Fed report shows strong housing, auto sales caused boost in the economy
WASHINGTON -- A strengthening housing recovery and robust auto sales contributed to moderate growth across the United States in late February and March, according to a Federal Reserve survey released Wednesday.
All of the Fed’s 12 banking districts grew moderately and growth accelerated in two districts -- New York and Dallas -- from January and early February.
The survey suggests the economy performed better in March than recent government data on hiring and consumer spending indicated. That could mean the weakness may be temporary.
The Fed survey, which is based on anecdotal reports, found hiring was unchanged or improved slightly compared with the previous report. And it noted that consumer spending grew modestly. But the report also said higher taxes and a spike in gas prices slowed sales.
By contrast, the Labor Department said earlier this month that hiring slowed sharply in March. And retail sales declined last month by the most in nine months, a separate report said last week.
The survey said the recovery in home construction is gaining momentum and creating more construction jobs. It is also boosting factory output of housing-related goods, such as lumber.
There were some weak spots. Several districts said manufacturers of defense-related goods had cut jobs, in response to steep government spending cuts that took effect March 1.
The report, called the Beige Book, provides an overview of economic conditions that existed from February 22 through April 5. The information will be discussed along with other economic data during the Fed’s next policy meeting April 30-May 1.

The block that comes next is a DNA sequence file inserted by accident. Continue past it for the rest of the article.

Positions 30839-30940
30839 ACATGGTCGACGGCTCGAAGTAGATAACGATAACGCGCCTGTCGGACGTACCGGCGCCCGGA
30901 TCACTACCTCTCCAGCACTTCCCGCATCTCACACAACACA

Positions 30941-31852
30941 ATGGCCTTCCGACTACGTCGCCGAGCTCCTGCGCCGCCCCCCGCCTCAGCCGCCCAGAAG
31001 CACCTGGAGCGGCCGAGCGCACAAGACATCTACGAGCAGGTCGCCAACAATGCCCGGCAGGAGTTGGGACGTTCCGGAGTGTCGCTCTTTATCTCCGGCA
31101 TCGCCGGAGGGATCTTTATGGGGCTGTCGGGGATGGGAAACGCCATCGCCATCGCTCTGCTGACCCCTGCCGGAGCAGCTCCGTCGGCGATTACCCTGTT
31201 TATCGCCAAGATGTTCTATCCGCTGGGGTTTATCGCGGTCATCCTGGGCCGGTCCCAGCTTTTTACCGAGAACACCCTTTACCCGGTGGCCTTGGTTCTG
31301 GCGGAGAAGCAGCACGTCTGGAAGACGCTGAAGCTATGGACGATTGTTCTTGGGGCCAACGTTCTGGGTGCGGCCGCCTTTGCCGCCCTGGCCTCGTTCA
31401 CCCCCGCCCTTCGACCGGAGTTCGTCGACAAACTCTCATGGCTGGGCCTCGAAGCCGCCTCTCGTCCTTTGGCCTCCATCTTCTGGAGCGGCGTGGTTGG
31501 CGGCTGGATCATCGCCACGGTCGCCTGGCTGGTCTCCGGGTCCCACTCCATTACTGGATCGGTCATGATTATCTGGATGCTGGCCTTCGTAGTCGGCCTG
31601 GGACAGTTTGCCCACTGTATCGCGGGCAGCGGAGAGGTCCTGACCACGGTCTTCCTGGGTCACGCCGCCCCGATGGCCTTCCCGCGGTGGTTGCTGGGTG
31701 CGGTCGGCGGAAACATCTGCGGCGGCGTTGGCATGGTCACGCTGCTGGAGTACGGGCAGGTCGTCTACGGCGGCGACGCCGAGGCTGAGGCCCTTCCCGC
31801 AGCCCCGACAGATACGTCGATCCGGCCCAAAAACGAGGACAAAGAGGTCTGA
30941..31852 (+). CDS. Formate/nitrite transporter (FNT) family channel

Most analysts expect the Fed will maintain its low interest rate policies at that meeting but take no new steps. The Fed is expected to stick with plans to keep short-term interest rates at record lows at least until unemployment falls to 6.5 percent. And it will likely continue purchasing $85 billion a month in Treasury and mortgage bonds to lower long-term rates and encouraging more borrowing.
Debate has heated up among Fed policymakers about when to rein in the bond-buying program, which began last fall. At their last meeting on March 19-20, a majority of Fed officials said they supported continuing the bond purchases at least through the middle of the year. But many members indicated they wanted to wind down the program before the end of the year, as long as hiring and the economy continued to improve.
Since that meeting, however, some key government reports have suggested the economy weakened in March.
Employers added only 88,000 jobs in March, a sharp slowdown from average gains of 220,000 in November through February. And consumers cut back on their spending at retail stores and restaurants last month, a sign that higher Social Security taxes have made more Americans cautious about spending.
Still, reports on housing and autos continue to signal strength.
In March, builders broke the 1 million mark on homes started for the first time since June 2008. The increase in the seasonally adjusted annual rate was fueled by a surge in apartment construction.
And U.S. auto sales rose to 1.45 million in March, their highest level since August 2007. Car sales fell slightly from last March but pickup truck sales jumped 14 percent.
Economists forecast that the economy grew at a 3 percent annual rate in the January-March quarter, a healthy rebound from a weak 0.4 percent increase in the fourth quarter. But most now expect growth will slow sharply to about 1.5 percent in the April-June quarter.
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